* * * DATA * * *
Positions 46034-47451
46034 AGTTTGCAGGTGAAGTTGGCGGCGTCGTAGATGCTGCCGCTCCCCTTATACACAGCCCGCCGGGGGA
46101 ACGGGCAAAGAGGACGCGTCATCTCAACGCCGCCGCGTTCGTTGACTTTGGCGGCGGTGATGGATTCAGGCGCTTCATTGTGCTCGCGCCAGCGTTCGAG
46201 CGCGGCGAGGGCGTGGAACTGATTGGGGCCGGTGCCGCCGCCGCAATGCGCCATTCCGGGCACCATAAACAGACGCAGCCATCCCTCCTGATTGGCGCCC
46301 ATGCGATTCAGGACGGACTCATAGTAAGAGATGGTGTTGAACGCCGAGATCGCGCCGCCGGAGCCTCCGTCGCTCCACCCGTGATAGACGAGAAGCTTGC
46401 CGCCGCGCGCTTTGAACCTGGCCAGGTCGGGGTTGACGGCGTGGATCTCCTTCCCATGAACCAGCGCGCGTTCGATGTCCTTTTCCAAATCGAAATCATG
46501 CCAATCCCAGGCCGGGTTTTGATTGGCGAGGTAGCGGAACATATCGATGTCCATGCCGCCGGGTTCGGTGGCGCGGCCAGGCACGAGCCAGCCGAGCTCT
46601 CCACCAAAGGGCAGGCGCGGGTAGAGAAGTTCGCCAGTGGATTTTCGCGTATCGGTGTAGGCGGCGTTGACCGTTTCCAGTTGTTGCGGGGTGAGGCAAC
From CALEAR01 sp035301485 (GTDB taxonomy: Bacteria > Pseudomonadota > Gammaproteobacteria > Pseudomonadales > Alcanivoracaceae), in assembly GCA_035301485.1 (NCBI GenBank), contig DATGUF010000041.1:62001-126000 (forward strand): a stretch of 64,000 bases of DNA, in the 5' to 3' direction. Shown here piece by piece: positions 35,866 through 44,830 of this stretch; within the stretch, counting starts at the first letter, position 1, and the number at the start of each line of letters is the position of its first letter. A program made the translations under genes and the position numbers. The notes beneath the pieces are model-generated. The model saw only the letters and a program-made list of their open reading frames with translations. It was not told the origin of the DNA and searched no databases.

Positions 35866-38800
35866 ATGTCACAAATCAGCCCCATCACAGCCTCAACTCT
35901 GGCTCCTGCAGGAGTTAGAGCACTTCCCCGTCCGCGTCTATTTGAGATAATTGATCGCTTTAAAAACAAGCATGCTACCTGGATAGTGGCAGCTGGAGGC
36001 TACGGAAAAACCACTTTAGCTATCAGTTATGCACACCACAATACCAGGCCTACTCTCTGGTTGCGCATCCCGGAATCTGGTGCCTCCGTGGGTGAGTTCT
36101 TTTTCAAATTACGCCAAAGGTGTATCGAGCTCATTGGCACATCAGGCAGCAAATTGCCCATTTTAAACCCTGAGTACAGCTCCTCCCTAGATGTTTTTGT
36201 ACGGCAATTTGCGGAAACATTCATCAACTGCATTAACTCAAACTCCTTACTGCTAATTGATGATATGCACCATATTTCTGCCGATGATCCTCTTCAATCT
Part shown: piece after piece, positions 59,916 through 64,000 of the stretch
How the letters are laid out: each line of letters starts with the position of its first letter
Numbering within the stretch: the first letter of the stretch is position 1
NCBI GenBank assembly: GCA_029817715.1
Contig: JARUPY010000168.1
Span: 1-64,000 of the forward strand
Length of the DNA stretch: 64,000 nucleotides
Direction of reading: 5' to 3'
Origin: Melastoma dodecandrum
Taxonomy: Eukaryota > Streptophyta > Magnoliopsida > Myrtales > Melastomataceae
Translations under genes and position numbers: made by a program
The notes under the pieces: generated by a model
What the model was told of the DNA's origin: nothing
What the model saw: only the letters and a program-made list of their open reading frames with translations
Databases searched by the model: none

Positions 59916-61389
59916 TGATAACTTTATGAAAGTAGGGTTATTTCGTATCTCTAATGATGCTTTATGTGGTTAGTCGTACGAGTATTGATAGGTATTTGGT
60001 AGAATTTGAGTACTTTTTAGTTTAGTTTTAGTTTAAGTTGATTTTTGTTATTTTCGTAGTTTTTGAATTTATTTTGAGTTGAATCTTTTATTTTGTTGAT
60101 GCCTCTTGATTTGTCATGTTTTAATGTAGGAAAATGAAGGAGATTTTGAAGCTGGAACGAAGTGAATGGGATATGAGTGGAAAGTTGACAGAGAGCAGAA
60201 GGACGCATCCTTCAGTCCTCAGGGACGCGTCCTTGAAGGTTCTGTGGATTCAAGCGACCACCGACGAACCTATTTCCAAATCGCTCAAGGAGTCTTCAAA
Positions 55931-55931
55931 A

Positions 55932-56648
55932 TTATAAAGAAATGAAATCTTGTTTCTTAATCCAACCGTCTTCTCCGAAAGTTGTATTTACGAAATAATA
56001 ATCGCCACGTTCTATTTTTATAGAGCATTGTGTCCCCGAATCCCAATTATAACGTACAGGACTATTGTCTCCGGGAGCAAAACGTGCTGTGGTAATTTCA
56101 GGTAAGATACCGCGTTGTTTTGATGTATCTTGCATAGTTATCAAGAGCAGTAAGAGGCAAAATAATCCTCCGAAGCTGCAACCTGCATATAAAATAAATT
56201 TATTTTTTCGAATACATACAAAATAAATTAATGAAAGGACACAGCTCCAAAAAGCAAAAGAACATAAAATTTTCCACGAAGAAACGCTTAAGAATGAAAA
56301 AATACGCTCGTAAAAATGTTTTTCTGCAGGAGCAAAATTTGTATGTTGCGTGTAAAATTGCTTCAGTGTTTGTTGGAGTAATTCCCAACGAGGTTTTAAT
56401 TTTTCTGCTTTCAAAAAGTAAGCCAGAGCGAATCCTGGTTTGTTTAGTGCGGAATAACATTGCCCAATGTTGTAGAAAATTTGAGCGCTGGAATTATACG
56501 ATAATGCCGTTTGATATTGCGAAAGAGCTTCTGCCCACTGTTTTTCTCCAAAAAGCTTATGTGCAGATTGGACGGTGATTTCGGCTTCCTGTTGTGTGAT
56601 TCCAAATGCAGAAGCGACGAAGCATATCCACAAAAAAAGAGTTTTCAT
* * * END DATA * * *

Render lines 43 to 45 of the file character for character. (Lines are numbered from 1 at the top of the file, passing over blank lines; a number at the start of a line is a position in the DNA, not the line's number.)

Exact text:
56301 AATACGCTCGTAAAAATGTTTTTCTGCAGGAGCAAAATTTGTATGTTGCGTGTAAAATTGCTTCAGTGTTTGTTGGAGTAATTCCCAACGAGGTTTTAAT
56401 TTTTCTGCTTTCAAAAAGTAAGCCAGAGCGAATCCTGGTTTGTTTAGTGCGGAATAACATTGCCCAATGTTGTAGAAAATTTGAGCGCTGGAATTATACG
56501 ATAATGCCGTTTGATATTGCGAAAGAGCTTCTGCCCACTGTTTTTCTCCAAAAAGCTTATGTGCAGATTGGACGGTGATTTCGGCTTCCTGTTGTGTGAT